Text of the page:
The digital transformation wave is reshaping the airline passenger experience like never before. Airlines are investing heavily to harness maximum value from the vast swathes of data available, using a plethora of technologies available today. Among these, Artificial Intelligence (AI) is drawing significant attention. However, incorporating AI into mainstream customer facing operations is not easy. It requires a planned and strategic approach to help unlock the potential that lies beneath.
Successful AI implementations often follow a 3-step approach comprising of:
Let us have a closer look at each of them.
The objective of the discovery phase is to identify, prioritise, and document AI use cases. It can be further broken down into 3 stages
|End User Thought/Expectations||Airline inputs for Prediction|
| I need to find the cheapest flight|| Past search and booking data, website engagements etc|
| I usually travel on aisle seats and prefer them|| Past check-in data|
| I am a vegetarian and prefer sandwiches|| In-flight purchases and engagement data |
The questions that could be asked in this stage include:
- Change management and operations impact
At the end of this stage, we get the final priority list of scenarios to proceed with AI enablement.
Now that we have identified and prioritised the use cases that can be the first candidates for AI enablement, it is time to document them. The key consideration while documenting is to ensure that all relevant dependencies and aspects are clearly captured for empowering teams to work more precisely on engineering AI capabilities. These aspects include, the benefits for each use case with AI enablement, complexity of implementation, impacted systems and stakeholders, estimated efforts and schedule, expected revenue impact, and the costs involved.
In the implementation phase, the key objective is to build real-time AI solutions with use cases identified in the discovery phase. A team comprising of data scientists, business analysts, and data engineers would be ideal for the implementation phase. Their roles are as follows:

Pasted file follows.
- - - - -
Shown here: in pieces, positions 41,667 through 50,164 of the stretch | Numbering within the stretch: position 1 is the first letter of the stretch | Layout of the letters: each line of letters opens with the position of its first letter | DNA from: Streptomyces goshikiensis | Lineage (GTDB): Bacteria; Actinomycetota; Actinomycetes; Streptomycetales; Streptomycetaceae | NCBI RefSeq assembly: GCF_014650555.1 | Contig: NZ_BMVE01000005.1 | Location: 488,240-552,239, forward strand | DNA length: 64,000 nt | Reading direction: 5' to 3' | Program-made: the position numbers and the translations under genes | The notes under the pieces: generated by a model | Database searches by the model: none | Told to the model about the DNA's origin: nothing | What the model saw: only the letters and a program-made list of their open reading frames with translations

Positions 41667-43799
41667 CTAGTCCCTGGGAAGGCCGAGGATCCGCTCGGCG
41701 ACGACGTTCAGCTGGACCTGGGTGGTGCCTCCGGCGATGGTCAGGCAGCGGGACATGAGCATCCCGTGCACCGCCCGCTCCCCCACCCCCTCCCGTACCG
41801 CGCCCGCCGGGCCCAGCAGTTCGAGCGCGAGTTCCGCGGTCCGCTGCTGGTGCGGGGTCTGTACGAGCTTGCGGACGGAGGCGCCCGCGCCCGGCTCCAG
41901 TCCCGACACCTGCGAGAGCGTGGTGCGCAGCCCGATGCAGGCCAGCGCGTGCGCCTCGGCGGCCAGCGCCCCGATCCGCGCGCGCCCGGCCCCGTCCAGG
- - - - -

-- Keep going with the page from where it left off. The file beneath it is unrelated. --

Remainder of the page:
When we consider AI implementation, the dreaded thought of complicated algorithms could possibly lead us to drive back from proceeding, but today, we are fortunately at a very advanced technology ecosystem where the hardest of AI workarounds are encapsulated in libraries and even provided as services by multiple cloud vendors. Development teams engaged in building solutions just need to make the right use of it. The only area that needs focus is building a mathematical model where features are connected to business outcomes. Once the model is finalised and validated with test data, appropriate libraries/services could be used by data engineers to implement the model.
The key objective of the operations phase is to ensure that an AI implementation is sustainably operated for an airline to generate value from it.
Once the system goes live, the model performance will be monitored based on agreed performance parameters. Based on the prediction success percentage and feedback, the model will be continuously improved using methodologies like A/B testing where certain portion of traffic would be tested with modified models.
Artificial intelligence has matured dramatically over the past couple of years, but a recent SITA report1 points out that only 32% of airlines have major programs in place to tap the benefits of AI in their business operations. So, your competitors are probably still on their learning track. But, in another year or so, success stories are sure to pour in aplenty. The 3-phase approach explained here is ideal for airlines to drive return on investments from their AI investments, and if followed meticulously, can be the foundation for the next big success story in the airline sector.
About the author
Binu George, is an Enterprise and Solution Architecture expert who has worked with major clients in the airline and hospitality industries across geographies. He has attained a great deal of expertise and experience in the architecture, design, and implementation of mission-critical applications and digital transformation projects, creating significant business value and operational efficiency for the clients. He is an AWS Solution Architect - Professional and a TOGAF 9 certified professional.